politics

Only the CIA Would Have Made a Film Out of Animal Farm

Animal Farm is yet another of those books you love to have read as opposed to loved reading. Orwell, as we all know, was a socialist, but what few people realize is that he was, first and foremost, a humanist. He refused to accept that any ideology, not even his beloved collectivism, was more important than the individuals it was to guide.

So when Stalinism took root in the Soviet Union, complete with all its excesses and de-personing of opposition, this avowed socialist became, ironically, the perfect spokesperson for the CIA. Both 1984 and Animal Farm are, essentially anti-communist books that warn of the dangers of totalitarian collectivism. They have since been used to attack the left and other populist demagogues by anyone with half a brain (those without brains sometime think it can be used to attack capitalist ideals, unaware that they are talking about two different things).

So the CIA commissioned a film of Animal Farm

While I’m not the right person to ask whether this is good propaganda or bad, I am eminently qualified to talk about the story and how it makes a viewer (or reader) feel. In this case, you feel like crap, because you just know how things will end as soon as a socialist utopia is mooted (utopias of any kind always end the same way, of course). You read the book because you want to understand the arguments and understand the Twentieth Century… but why watch a cartoon of this depressing stuff. Hell, if you want to be unhappy watch this one.

I can just imagine some poor parent, delighted with Disney’s offerings, taking their kids to see this little gem. It’s a wonder movie houses weren’t burned down by irate fathers (or their bawling children).

Of course, literate audiences will notice the major change in the film, which turns this into extremely obvious propaganda: in the end, the animals rise up against the rule of the pigs… which is very much NOT the message that Orwell delivered in his own book.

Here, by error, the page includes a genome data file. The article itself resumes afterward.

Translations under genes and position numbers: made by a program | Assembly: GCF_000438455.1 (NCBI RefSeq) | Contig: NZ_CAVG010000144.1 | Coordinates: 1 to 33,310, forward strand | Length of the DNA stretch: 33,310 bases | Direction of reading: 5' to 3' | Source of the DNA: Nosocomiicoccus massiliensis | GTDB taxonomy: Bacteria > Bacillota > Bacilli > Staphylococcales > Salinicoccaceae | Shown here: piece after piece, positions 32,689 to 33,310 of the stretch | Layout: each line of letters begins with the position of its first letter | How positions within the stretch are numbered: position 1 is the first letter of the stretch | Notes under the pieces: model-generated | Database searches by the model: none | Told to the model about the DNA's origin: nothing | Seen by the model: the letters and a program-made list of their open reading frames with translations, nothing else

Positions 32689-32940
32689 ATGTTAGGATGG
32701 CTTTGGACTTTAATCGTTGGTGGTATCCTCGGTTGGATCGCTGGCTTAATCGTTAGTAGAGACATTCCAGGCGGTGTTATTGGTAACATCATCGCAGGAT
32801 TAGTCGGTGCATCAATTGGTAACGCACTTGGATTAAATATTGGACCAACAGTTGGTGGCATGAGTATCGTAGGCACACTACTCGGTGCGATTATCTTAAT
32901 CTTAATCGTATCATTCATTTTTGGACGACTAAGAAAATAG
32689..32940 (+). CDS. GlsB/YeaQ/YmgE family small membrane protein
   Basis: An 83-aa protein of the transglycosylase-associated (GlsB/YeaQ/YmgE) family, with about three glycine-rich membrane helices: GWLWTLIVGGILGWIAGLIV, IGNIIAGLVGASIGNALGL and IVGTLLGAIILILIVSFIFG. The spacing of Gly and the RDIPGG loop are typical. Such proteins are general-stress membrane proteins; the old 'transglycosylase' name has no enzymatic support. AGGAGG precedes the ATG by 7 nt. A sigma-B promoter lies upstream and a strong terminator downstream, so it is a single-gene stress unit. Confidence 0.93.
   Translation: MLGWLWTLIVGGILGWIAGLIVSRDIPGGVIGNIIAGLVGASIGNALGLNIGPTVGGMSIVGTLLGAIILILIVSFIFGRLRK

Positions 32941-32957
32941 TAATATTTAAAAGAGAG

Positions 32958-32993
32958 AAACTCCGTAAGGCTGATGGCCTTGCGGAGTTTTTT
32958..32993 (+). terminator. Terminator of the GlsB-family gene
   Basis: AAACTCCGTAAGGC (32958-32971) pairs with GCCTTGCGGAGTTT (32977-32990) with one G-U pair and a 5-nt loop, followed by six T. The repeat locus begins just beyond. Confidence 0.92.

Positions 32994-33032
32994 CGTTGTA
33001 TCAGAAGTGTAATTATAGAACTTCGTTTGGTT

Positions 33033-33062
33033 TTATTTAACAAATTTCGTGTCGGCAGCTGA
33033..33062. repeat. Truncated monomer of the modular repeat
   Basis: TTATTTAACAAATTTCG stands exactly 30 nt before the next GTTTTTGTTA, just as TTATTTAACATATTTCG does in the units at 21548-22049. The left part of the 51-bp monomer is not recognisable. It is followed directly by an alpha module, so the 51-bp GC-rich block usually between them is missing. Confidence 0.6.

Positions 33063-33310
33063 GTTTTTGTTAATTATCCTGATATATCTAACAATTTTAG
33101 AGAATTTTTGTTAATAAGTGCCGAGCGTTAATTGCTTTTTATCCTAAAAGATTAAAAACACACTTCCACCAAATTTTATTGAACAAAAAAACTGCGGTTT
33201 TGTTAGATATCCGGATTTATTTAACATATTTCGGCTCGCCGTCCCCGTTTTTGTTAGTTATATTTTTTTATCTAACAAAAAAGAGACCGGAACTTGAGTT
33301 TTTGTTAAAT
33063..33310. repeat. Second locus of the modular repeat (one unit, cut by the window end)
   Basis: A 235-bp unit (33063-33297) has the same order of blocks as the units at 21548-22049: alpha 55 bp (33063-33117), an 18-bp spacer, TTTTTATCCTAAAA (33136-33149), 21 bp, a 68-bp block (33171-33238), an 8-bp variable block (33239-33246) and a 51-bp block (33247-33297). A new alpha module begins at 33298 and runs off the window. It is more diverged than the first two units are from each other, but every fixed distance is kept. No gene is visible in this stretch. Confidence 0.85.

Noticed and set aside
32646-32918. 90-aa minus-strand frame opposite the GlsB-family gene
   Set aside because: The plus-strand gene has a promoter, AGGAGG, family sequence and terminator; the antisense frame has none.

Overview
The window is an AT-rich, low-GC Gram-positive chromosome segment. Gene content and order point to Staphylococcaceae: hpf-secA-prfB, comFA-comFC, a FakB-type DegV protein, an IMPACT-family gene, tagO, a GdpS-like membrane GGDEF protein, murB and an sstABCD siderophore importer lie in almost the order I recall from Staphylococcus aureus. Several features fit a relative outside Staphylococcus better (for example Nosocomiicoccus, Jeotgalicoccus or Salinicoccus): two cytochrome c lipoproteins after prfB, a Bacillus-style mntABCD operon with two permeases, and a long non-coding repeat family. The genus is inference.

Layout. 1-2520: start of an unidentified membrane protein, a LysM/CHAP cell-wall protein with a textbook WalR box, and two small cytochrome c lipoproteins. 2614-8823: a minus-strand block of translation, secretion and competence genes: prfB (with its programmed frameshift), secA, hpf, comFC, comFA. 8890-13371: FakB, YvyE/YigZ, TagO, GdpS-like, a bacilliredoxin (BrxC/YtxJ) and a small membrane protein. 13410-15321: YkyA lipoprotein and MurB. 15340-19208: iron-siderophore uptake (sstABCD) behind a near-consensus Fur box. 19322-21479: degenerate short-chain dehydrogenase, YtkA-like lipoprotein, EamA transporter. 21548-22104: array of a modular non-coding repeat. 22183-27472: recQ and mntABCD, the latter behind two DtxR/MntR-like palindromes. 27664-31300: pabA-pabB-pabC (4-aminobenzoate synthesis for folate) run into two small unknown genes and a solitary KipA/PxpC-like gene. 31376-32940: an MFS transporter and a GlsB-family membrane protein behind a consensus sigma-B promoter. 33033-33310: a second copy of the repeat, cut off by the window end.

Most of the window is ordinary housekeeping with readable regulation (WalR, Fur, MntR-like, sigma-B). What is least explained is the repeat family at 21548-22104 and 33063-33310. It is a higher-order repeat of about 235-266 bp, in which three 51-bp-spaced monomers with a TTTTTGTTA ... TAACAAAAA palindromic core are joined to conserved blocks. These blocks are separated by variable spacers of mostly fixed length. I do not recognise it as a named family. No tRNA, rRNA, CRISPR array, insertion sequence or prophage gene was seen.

Taking the film by itself, it’s an unfortunate thing that would never have been made if not for political expediencies of the age. We should put it in the same category as things like Trimph des Willens (although this one is a masterpiece of filmmaking, Animal Farm is not), which is probably why it made the 1001 films list.

Gustavo Bondoni is a novelist and short story writer whose passion is to extrapolate current trends and see which paths, hopeful and dangerous, they will eventually lead us down. A sterling example of this is his science fiction novel Outside, which will disturb anyone who lives in modern society. You can check it out here.

Down and Out in 1950s America

For some reason, I find books about extreme poverty in the past compelling. Not because I enjoy them, exactly, but because they give insight into a world that is very different from that of everyday life for most people. I wouldn’t read a book about modern-day poverty because it would depress me, but if a few decades have passed, I like them a lot.